Keep up your good blogging work as people ’like us’ (also i Europe) can't just think in terms of policies based on statistics or projections into a distant future. Sharing observations as insightful as Mari's are something I always look forward and spread among friends and family..

    Thanks again!

    PS As for pollution: two of my dearest friends recently died in India from cancer in quick succession, in one of the big cities they didn't want to leave - they liked the people too much even to consider treatment ’back home’ in Europe.

  2. #2 DavidCohen 27 Apr 12

    Mari Marcel Thekaekara's contributions need to be taken seriously by governments all over, especially mine in the United States. Voices like Mari's gives this veteran activist (now well into my eighth decade) hope and encouragement. In my country there are beginning to be urban gardeners and urban farms. Directions change. That is all to the good.
    We need effective and accountable government. We also need strong, active and accountable civil society organizations that keep the pressure on governments, provide them with needed feedback and most of all strengthen the stake of we the people in sustaining our environment and thereby creating a world filled with livelihoods and without hunger.

    David Cohen,
    Washington DC

  3. #3 Stan 27 Apr 12

    I grew up on a farm on the outskirts of Bangalore. But went to school in the city. Where kids like me were the oddities. Friends would ask us for the time and when we looked up at the sun - they would laugh. Thought we guys were loonies looking at the sun to tell the time rather watches (which we were not rich enough to own). Perhaps that should have signalled where we heading to as a ’civilisation’ - so disconnected from nature that we feel we are independent of it. Perhaps Genesis Ch1 Vs28 has a lot to answer for when it says that God told man ’Be fruitful and increase in number; fill the earth and subdue it. Rule over the fish in the sea and the birds in the sky and over every living creature that moves on the ground. ”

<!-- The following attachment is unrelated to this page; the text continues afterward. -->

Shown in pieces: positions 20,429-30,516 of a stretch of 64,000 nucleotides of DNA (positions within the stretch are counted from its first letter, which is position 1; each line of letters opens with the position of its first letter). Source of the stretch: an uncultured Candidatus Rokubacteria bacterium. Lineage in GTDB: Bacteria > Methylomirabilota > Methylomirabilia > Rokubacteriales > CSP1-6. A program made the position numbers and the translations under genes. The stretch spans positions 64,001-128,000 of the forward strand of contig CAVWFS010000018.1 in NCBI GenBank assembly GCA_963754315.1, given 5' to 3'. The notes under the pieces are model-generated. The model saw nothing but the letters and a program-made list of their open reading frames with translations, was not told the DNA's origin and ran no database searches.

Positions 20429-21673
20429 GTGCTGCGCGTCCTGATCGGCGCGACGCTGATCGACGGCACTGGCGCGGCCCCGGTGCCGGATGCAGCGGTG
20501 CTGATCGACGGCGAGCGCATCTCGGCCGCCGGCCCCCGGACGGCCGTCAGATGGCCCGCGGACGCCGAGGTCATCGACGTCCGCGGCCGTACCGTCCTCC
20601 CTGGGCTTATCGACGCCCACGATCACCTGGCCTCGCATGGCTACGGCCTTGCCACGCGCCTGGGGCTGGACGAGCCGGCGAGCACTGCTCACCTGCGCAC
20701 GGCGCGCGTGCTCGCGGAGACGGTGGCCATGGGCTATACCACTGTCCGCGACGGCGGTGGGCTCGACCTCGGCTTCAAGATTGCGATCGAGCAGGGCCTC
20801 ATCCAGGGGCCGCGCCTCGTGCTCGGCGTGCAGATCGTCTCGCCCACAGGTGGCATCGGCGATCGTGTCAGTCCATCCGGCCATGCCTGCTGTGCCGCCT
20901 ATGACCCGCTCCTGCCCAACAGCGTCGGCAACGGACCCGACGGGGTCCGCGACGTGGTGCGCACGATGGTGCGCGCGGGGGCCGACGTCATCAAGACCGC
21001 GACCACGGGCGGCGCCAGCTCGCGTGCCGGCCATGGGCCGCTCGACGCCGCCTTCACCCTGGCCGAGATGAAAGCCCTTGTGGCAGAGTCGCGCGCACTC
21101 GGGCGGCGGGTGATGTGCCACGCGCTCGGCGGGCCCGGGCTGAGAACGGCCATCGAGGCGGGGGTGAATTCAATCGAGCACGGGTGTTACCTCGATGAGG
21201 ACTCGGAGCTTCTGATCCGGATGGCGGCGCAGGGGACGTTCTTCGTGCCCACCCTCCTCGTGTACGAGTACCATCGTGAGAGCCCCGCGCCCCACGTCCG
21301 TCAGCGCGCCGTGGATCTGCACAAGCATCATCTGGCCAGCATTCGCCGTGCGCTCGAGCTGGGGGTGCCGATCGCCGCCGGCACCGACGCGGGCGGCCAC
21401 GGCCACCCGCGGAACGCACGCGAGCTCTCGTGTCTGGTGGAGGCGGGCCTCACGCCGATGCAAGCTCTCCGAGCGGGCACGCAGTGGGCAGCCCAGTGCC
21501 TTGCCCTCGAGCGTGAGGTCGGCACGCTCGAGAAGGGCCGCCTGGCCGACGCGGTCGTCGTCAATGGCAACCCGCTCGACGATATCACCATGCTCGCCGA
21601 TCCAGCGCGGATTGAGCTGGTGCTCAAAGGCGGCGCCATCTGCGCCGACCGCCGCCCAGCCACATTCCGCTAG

We need to re-define what we mean by ’development’. When developed nations - defined by their high GDP and growth, which translated is nothing but a measure of their consumption - are held up as models for ’under-developed’, ’developing’ nations to emulate, we seem to have got it terribly wrong. Is it time that the badge of honour of being ’developed’ should turn into a badge of shame.

    Even as I write this I hang my own head in shame. Because thanks to my upbringing, and conditioned thinking I am a child of the ’development’ mantra. And as I push 60 I am forced to re-think the very foundations and assumptions on which we built our lives.

    This is even more of a dilemma when we think of the adivasis we work with - the;y perhaps have the lowest carbon foot print in the world. Do we keep them there or do we seek to make them ’developed’ like everybody else and increase their carbon shoe size?

  4. #4 Dhun Daruwala 27 Apr 12

    Great article.

  5. #5 Sabita Banerji 28 Apr 12

    Thanks for another insightful and important blog, Mari.I remember me and my sister putting on our swimming costumes to go out and dance in the first rains when we were kids in Assam! But clearly we're now experiencing too much of a good thing. In Britain too we are experiencing floods (days after an official declaration of drought was made!). I totally agree with you, Mari, that small actions spreading and accumulating could make the kind of exponential change that might mitigate climate change. Much more effective that government instructions. The not-for-profit behaviour change company, We Are What We Do (http://wearewhatwedo.org/) has found that giving people ’clear instructions on what’s good for the earth’ - or even for their own health has little effect. What does change behaviour is creative ways of making it more appealing for people to choose good behaviour over bad.